One of the limitations of this in vitro study is the lack of saliva. In clinical applications of bleaching products, even with tray-based systems, the concentration of active bleaching ingredients has been shown to be reduced due to the effect of saliva 39 . In the present study, the bleaching agent was left in contact with the restorative materials for 8h/day for 30 days without the dilution effect of saliva. . However, in the oral cavity, it would require a longer period of time to reach the obtained color changes. Another limitation of this study is the lack to evaluate teeth restored with tested restorative materials, stained by beverage stains and then exposed as one unit to bleaching procedure. This is indicated in further studies to gain information about the susceptibility of both discolored enamel and stained restorative materials to bleaching and hence the expected color matching or mismatching after bleaching application. Nevertheless, within the limits of the present study, the obtained results provide clinicians and patients with information about various susceptibilities of the tested stained restorative materials to color changes when subjected to home bleaching, which is valuable when taking into account patients' expectations from bleaching procedure. So, before performing home bleaching, it is important for the patient to know that the color of already stained restorations in his mouth may change, not only becoming lighter but in some cases may contain unesthetic stain spots depending on the type of restorative material as well as the type of staining food stuffs. This may affect the overall obtained results and may necessitate replacement of restorations.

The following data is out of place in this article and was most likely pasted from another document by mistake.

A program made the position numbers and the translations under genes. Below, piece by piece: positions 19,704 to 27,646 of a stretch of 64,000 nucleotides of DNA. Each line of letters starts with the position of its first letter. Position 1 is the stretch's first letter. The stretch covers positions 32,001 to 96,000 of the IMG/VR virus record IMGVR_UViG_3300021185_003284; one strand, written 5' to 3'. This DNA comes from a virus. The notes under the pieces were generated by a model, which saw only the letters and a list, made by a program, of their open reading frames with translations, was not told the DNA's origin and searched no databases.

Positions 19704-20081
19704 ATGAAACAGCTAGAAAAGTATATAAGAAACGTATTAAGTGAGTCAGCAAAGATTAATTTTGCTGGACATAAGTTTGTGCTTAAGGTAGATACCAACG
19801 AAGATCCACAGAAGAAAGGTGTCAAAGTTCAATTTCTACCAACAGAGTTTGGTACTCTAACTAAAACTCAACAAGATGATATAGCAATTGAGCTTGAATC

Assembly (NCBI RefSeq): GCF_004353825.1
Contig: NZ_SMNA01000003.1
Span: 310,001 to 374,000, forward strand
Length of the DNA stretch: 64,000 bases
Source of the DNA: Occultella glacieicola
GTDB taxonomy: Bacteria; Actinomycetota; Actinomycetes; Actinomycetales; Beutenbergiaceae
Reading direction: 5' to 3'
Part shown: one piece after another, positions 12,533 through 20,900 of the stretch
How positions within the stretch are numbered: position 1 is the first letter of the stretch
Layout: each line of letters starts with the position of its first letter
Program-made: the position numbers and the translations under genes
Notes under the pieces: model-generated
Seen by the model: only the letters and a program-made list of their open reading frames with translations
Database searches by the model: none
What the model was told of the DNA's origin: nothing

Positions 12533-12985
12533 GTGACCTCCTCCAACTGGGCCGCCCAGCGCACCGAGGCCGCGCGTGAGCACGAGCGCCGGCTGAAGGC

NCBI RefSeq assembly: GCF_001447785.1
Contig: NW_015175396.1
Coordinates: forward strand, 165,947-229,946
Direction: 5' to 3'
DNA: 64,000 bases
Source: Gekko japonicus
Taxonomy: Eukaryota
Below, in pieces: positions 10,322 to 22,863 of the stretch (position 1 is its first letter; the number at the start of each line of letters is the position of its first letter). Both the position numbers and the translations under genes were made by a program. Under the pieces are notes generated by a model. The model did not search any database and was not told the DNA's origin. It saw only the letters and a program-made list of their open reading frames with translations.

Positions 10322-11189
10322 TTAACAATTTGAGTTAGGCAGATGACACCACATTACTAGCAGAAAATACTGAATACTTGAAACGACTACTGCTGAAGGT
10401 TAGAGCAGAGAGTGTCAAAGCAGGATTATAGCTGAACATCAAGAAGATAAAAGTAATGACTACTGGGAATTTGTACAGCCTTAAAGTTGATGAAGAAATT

Dr Neveen Ayad PO Box 2, Mansoura University, Mansoura 35516, Egypt; e-mail: email@example.com Phone number 0020502258998